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Humble origins to Elmira landmark

It’s one of the most visible structures in downtown Elmira, but St. James Evangelical Lutheran Church hasn’t always been the landmark it is today. The evolution of both the building and its congregation will be much discussed as the church celebrates its 160th anniversary this year.

Hans Borch is the 20th pastor in the 160-year history of St. James Evangelical Lutheran Church in Elmira.
Hans Borch is the 20th pastor in the 160-year history of St. James Evangelical Lutheran Church in Elmira.

The occasion will be marked by Hans Borch, the 20th pastor to have served the church.

“The church has gone through a number of changes and transformations, both to the physical structure and to the congregation, and now we are celebrating its history with a few important events,” he explained.

The church’s story began when a group called The North Woolwich Evangelical Lutheran Congregation was organized in 1850, a time when Elmira was but a cluster of buildings consisting of a few houses, a store and a post office. The parcel of land where the church now stands was originally purchased for 11 pounds and five shillings (less than $25). Built there was a ruggedly constructed log building that became the congregation’s first home. Pastors Hildebrandt and Lorenz, of whom little was recorded in the church’s history, were the first leaders.

Two years later, on Easter Sunday, the Rev. Jacob Werth, a resident of St. Jacobs, assumed charge of the congregation and preached his first sermon to a group of only 52 members.

In October of 1868, a congregational meeting was held to make initial plans for the building of a new brick church and in December of the following year, that vision became a reality, and a small white brick church was erected. In 1875, the congregation decided to install a modern pipe organ to the building at a cost of $1,200, and requiring an enlargement to the front of the structure.

In 1912, after the death of Rev. Schulz, the Rev. J. Strempfer of Toledo was installed, overseeing a time of rapid growth and large increases in population. New factories sprang up and many new homes were built, with Elmira evolving from a village into a town. And with the growth of the community, the congregation also blossomed, eventually outgrowing the church building.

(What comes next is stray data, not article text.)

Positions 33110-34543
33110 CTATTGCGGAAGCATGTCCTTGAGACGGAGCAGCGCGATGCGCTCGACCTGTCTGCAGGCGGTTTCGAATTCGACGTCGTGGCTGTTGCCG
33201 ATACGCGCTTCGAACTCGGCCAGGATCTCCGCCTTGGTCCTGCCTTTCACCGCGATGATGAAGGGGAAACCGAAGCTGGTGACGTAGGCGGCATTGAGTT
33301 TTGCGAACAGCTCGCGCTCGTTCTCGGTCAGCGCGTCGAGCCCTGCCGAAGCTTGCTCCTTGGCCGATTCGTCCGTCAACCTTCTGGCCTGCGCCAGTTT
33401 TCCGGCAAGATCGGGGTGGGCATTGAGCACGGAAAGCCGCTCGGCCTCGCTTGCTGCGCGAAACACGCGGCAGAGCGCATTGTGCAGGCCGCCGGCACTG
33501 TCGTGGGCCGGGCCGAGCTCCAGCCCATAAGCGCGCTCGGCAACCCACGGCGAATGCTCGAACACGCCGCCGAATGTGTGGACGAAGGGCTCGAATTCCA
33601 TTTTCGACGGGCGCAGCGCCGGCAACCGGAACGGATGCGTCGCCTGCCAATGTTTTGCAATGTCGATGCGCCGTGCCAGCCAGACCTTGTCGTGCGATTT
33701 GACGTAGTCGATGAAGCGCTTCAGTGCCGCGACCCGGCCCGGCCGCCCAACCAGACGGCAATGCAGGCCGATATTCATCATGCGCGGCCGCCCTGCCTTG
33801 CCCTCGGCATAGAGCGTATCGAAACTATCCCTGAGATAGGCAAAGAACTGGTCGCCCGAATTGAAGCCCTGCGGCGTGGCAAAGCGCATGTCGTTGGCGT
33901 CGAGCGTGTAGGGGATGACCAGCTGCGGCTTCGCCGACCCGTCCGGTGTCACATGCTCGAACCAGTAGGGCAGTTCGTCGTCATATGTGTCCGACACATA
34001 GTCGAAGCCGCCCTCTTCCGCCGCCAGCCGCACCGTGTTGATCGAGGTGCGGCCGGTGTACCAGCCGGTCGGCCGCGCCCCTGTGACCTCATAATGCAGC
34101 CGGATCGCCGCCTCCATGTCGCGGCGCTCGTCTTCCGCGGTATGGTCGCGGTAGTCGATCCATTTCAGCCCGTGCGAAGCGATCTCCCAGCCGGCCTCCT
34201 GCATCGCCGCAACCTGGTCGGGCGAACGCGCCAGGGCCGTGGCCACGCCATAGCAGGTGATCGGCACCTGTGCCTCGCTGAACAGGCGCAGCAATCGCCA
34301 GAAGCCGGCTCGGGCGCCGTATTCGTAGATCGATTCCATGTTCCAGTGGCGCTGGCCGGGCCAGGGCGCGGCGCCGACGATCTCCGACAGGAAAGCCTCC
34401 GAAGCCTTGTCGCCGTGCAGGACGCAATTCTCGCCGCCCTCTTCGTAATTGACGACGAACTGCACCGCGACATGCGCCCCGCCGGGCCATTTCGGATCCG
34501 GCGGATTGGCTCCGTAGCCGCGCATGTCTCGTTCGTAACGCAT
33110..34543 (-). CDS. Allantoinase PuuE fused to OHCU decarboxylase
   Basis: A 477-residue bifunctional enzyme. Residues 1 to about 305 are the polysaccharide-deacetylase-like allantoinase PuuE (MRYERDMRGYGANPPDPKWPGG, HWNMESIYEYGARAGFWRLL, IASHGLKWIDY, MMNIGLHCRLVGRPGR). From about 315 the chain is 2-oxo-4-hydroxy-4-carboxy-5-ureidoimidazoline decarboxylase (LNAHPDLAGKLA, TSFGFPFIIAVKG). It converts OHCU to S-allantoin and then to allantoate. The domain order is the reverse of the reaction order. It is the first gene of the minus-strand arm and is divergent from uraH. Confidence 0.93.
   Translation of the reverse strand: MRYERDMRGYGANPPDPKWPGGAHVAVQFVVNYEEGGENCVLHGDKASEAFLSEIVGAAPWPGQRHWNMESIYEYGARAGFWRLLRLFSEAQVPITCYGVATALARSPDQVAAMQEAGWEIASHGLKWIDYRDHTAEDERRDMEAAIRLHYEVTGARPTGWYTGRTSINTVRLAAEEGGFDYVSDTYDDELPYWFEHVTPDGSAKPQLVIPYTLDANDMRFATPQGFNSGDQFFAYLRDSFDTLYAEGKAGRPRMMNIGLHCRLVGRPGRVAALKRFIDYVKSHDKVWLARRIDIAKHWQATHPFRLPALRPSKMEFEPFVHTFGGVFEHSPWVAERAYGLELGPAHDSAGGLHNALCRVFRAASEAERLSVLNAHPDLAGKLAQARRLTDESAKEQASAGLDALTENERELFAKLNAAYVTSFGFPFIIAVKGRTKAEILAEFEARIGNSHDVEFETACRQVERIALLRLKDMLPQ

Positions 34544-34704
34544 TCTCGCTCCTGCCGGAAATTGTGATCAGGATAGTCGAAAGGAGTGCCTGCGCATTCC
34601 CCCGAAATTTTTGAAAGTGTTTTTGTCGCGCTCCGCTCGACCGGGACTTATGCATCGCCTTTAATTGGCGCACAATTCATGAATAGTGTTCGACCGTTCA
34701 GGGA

On Jan. 1, 1914, preliminary steps were taken to develop a building program. Building materials, including sand, gravel and brick, were hauled to the grounds before the breaking up of winter and on Apr. 26, 1914, the last service was held in the white brick church.

May 1915 saw the completion of the present church at a cost of approximately $28,000.  Some 1,000 people were there to see the building consecrated.

In 1954 the interior was renovated when it became apparent that the size of the building, which was now 40 years old, was no longer adequate for the complete program carried on by the congregation at St. James. The renovations included a change to the seating arrangement in order to permit a centre aisle and new flooring was laid.  Almost 10 years later, the church expanded one last time and a Christian education wing and a fellowship hall were added, at a cost of approximately $120,000.

In recent years, like many mainstream churches, St. James was part of a trend that has seen declining membership. But Borch sees an interesting development in the demographics of the current congregation.

“When I first arrived at this church in 2002, I would have said that it was a primarily older congregation, but now we are starting to see a turnaround; a number of young families are involved now, and our Sunday school now teaches about 40 people in comparison to the five we had a few years ago.”

In addition to a growing congregation, Borch said he has noticed an increased willingness and eagerness from members of the congregation to help out in the community, a trend which he hopes will continue in the years to come.

“In the future here I hope to enable people to continue looking outside of the box, outside of our four walls and recognizing that God is not just within this building, but He is out there and is busy doing things – and we can be part of that,” he said. “Whether it is going down to the Dominican to help with our mission trips or whether it is helping out at Woolwich Community Services.”

To celebrate the anniversary of the church, there will be several events for the community to attend:
Feb. 7 at 3 p.m., the Cambridge Male Chorus will be performing;
May 16 at 3 p.m., there will be an afternoon of chamber music;
Oct. 24 at 3 p.m., the Gloryland Chorus will perform.

For additional information about upcoming celebrations, contact the church office at 60 Arthur St. S, 519-669-5591.

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